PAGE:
If you manage several projects at the same time, it’s crucial to make elaborate plans before your start. That way you will minimize the uncertainties and the projects will run more smoothly.
5. Review and adjust your plan through the life of the projects
After the check-ins with your team, you will realize that some of the tasks and activities need revision. That’s normal! Don’t panic, just have a block of time to sit in quiet and review and revise your plans. Not many projects go according to the plan, so with time you will get used to the idea to plan the best you can in the beginning, but keep revisiting your plans later.
6. Avoid micromanagement
As a project manager, one of your most important responsibilities is to have a good understanding of the overall picture. Try and avoid going into every little detail of the project, because you will get exhausted really fast. Instead, try to build teams, where people are well qualified to do tasks on their own. It’s better to invest in training, mentoring, instead of going and doing everything yourself. It’s just not doable for multiple projects, also in the long run.
7. Stay focused and block your time to increase productivity
As we briefly mentioned a few lines above, it’s important for you to stay focused. If you want to increase your productivity you will need to keep certain hours of the day for planning and organizing.
It’s true that some people can stay focused even if 10 people interrupt the current activity they are occupied with. But our best guess is, that you are relatively new to project management and you will need to divide your tasks and focus on one thing at a time.
Of course, there are urgent things that will require your attention, but decide what is urgent and what can wait.
8. Be organized, have an overview of the projects, and save workflows
With time, you will start to create different workflows for different types of projects. This doesn’t mean that each time you need to invent new workflows. When you have the time, sit, think and evaluate which workflows could be repetitive and useful for future projects.
Familiarize your team with the workflows – that will save time explaining what is happening when, when you start a project next time.
Another thing that can help you in managing multiple projects is to create templates, which can be easily reused by your team members.
Not in the last place, request work briefs from clients and team members before you start any planning. This way, you are creating good practices, which can be used over and over, and make life much easier!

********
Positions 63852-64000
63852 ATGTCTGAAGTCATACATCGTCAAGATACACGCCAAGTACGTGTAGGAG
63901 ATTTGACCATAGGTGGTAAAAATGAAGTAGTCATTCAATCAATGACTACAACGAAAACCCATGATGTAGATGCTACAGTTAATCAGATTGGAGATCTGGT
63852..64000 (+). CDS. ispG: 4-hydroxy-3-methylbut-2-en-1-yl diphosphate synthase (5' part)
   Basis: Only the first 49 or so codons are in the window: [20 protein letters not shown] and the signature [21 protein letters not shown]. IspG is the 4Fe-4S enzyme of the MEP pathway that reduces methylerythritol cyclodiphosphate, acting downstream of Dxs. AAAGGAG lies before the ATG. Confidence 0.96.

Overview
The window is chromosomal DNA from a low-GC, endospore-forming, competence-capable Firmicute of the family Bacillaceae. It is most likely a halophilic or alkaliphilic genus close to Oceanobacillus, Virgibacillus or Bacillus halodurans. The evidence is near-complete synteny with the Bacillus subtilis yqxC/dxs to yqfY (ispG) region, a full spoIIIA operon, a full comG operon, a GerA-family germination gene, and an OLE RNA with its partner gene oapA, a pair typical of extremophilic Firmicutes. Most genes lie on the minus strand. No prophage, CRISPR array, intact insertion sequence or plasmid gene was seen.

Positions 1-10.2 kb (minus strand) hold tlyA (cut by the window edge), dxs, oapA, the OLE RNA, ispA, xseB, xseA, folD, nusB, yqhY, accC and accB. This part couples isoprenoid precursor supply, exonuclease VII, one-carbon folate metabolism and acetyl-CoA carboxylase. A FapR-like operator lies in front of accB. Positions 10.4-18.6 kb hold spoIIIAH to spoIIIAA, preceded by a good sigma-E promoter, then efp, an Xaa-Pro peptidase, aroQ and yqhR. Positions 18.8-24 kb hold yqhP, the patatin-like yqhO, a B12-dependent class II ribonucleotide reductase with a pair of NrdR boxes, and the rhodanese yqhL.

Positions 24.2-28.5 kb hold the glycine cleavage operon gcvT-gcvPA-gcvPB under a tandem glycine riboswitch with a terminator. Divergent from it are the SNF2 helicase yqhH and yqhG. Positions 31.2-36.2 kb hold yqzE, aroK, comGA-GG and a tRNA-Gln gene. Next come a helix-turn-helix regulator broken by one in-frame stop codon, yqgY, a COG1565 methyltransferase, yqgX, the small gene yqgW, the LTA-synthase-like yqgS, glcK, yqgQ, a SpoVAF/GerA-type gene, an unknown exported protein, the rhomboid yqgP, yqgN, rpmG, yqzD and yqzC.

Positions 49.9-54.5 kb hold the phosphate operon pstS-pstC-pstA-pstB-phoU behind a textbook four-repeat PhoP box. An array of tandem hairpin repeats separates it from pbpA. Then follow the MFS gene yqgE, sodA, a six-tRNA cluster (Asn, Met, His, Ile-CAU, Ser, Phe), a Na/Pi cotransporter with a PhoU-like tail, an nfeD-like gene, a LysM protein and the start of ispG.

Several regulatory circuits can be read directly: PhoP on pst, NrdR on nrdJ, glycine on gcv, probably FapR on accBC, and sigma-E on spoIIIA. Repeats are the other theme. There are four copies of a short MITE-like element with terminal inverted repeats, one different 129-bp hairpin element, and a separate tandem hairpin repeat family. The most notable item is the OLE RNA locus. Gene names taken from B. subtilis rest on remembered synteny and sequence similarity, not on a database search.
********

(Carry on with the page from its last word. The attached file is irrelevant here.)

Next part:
9. Designate one place to keep all of your projects
Although you will be working on multiple projects at the same time, it’s good to have a designated place for projects, so that you can easily access them, make comparisons, see how they overlap, and so on.
You also need an option where your team members access the projects, so no one gets lost in spreadsheets, e-mails, attaching files, and eventually copying work and working on un-updated files.
10. Use software and tools to help you manage multiple projects
We don’t think that this step comes as a surprise for you – today, we can do just very little without technology.
The company you are working with might have specific software and tools that they are working with. You might need to learn how they work or to introduce the company to tools you are using and that can be useful for them too.
There are many tools on the market today that can help you quickly overview multiple projects, share information with clients, allocate resources from one project to another, so why not use them?
They do the work for you with simple drag and drop functions.
11. Communicate clearly with stakeholders, leadership, and team
Ok, we’ve looked at some tips on how to manage multiple projects within your company and team, but don’t forget communication is definitely the most important ingredient of your success.
You have to make sure that all parties understand their roles, task, and responsibilities, you need to inform them of changes and make sure everyone is comfortable with their workload.
If you are interested in learning more about the communication part of being a project manager, you can read about it in the article about good practices in project management, how to lead your team, and more.
Things To Avoid When Managing Multiple Projects
It’s good to know what can help you to manage multiple projects at the same time. However, knowing what can go wrong is equally important.
In this section, we will share some thoughts on things you should try to avoid when juggling several projects at the same time.
1. Not tracking dependencies
As we learned by now, tasks are the main building blocks of a project. There will be tasks that need to be finished before you start a new one, or tasks that need to finish at the same time. And these are only two of the possible many scenarios.